I also did some more work on the rose painting, "Summer Wakening", mostly trying to finish the  underpainting of the blue-green foliage pattern. I'm trying to use a limited palette of Aureolin Yellow, Cobalt Blue, Viridian Green and Permanent Rose here, just to see how much different hues, temperatures and values I can get by mixing these transparent colors. The Cobalt and Viridian also generated interesting granulation effect on paper -- it's a shame that most of them would be covered in the overpainting process...

Summer Wakening,  
Watercolor on Lanaquarelle 140# Cold Press Press Paper , 10"h x 8"w, WIP 3

Saturday, February 25, 2012

Hide and Seek (Finished!)

Some pieces takes much more work than others -- not because of the frustrations you encounter when painting them, but somehow, they just beckon to be put aside after every layer of color, so that they can be looked at with a fresher eye after a while. This is one of them. It started at the beginning of this year, and every time I thought it is close to be finished, something seems to be missing. It was hard to tell exactly what has to be done though, so I had to put it aside and take it out to reevaluate from time to time. For now, I think it is finished. I'm quite happy about the intensity of color and value contrast, and the soft color transitions in most pedals. I will paint a larger version of it and submit it to Illinois Watercolor Society's 24th National Show -- hopefully this time, with the small study as a road map, the progress of the bigger one will be much faster...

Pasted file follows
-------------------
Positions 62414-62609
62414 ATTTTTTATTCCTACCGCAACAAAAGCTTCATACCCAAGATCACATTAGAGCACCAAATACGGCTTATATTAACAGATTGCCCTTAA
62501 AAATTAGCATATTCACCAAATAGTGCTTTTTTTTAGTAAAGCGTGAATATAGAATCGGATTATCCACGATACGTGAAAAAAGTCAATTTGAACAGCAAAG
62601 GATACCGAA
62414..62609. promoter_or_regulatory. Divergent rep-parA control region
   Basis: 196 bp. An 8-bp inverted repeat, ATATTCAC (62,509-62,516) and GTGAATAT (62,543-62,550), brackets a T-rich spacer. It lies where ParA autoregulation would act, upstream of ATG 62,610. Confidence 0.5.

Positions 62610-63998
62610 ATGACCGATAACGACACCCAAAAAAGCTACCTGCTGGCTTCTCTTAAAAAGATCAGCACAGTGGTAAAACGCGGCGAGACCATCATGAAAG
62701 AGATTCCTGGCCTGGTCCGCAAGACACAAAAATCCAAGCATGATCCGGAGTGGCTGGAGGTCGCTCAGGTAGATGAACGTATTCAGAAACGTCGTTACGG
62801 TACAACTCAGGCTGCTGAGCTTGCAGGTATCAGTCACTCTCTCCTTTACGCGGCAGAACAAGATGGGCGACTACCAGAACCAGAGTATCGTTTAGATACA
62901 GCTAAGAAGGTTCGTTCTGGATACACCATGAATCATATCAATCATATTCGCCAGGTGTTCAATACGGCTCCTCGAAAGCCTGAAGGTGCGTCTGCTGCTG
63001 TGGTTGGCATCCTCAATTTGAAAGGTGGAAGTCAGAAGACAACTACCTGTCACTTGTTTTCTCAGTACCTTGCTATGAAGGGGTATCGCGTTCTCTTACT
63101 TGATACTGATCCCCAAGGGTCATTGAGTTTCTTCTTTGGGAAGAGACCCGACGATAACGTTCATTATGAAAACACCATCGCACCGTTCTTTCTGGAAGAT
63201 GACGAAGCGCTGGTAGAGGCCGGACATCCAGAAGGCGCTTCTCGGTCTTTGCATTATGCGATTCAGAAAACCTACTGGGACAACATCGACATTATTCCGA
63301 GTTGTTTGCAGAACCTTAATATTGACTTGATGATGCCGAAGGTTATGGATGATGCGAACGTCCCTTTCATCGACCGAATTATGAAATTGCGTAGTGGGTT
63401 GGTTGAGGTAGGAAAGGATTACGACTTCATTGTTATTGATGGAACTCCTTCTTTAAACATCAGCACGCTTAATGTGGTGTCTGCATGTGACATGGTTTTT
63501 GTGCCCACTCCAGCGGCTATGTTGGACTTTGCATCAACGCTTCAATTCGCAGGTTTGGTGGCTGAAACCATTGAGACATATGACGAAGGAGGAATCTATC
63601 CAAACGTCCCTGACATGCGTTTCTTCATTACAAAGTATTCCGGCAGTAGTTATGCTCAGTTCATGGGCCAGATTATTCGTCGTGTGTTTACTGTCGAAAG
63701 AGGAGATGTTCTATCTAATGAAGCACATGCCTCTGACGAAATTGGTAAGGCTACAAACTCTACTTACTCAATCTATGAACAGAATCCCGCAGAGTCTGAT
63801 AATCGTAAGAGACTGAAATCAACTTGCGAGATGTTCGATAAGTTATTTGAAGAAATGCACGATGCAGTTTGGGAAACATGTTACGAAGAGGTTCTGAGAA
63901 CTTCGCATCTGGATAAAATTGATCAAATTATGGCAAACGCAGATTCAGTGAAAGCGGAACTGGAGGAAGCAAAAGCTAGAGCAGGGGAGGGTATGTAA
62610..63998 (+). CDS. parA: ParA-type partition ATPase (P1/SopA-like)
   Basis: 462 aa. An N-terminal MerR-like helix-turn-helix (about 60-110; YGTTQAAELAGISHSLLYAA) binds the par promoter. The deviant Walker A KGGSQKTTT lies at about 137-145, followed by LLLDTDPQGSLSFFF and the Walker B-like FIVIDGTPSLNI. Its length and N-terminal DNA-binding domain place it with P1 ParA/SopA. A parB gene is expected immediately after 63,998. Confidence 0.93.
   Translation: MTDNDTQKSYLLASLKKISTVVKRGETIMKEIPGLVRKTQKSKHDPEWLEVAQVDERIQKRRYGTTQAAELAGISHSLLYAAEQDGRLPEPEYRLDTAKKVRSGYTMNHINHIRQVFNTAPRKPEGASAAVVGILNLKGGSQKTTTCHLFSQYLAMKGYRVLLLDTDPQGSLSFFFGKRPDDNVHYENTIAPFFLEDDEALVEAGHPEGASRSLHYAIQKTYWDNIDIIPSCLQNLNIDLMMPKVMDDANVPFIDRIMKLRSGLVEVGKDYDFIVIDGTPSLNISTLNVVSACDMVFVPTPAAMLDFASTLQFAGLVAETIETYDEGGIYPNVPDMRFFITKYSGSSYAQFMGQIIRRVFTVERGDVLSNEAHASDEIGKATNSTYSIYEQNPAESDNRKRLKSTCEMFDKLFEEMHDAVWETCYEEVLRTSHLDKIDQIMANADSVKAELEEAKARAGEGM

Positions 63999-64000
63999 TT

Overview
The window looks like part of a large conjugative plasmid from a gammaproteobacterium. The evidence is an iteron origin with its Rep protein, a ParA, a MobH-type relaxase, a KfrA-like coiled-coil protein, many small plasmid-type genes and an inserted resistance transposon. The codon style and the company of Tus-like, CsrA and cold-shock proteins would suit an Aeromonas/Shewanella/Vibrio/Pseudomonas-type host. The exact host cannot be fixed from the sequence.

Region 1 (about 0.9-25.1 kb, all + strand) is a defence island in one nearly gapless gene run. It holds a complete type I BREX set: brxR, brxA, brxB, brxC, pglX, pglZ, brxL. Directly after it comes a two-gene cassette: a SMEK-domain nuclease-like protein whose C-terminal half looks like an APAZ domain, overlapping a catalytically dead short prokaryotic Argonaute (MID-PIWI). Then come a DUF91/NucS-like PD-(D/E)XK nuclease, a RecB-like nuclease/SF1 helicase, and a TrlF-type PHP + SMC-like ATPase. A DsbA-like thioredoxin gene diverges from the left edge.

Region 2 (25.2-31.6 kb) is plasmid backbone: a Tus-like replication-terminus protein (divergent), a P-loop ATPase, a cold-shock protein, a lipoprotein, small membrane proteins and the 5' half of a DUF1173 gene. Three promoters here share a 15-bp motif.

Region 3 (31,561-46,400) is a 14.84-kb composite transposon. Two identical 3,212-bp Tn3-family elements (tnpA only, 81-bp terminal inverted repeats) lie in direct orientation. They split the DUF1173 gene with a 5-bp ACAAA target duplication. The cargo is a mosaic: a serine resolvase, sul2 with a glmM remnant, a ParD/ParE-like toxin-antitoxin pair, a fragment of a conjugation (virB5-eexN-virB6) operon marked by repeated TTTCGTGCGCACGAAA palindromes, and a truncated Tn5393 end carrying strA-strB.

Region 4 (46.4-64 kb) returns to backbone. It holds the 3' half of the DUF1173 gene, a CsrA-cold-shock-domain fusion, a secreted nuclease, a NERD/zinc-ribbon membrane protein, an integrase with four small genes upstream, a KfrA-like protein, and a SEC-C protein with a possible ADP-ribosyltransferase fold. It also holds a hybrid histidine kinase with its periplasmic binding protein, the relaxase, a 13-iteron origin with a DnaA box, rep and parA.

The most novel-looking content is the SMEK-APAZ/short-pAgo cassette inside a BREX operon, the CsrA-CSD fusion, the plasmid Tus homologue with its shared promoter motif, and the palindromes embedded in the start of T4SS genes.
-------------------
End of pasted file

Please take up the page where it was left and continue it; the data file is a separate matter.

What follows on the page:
Hide and Seek, 
Watercolor on Fabriano Artistico 140# Cold Press Paper , 5"h x 7"w, 2012 #17


Friday, February 24, 2012

Work in Progress: Dancing Tulip IV (Continued), & Finishing Work on Hide and Seek

A little more work on what I started yesterday, "Dancing Tulip IV":

Dancing Tulip IV,  
Watercolor on Jack Richeson Zoltan Szabo 140# Cold Press Paper , 9"h x 6"w, WIP 2

I also revisited some older pieces that are still not finished, and decided to experiment with richer reds and oranges on "Hide and Seek":

Hide and Seek,  Watercolor on Fabriano Artistico 140# Cold Press Paper , 5"h x 7"w, WIP 9

Thursday, February 23, 2012

Work in Progress: Dancing Tulip IV

It's been warm and sunny for a few days in San Francisco, and I'm totally caught up in the beautiful mood of spring... So, here's the start of another pink tulip painting, which I am experimenting on Jack Richeson Zoltan Szabo #140 Cold Press watercolor paper. So far, I am totally in love with this paper -- it's pristine white, does not lift easily when glazing, but can lift easy enough when being scrubbed with a synthetic hair brush (not a scrubber), and the surface of the paper does not get easily damaged!

Dancing Tulip IV,  
Watercolor on Jack Richeson Zoltan Szabo 140# Cold Press Paper , 9"h x 6"w, WIP 1

Wednesday, February 22, 2012

Spring Breeze IV (Finished!)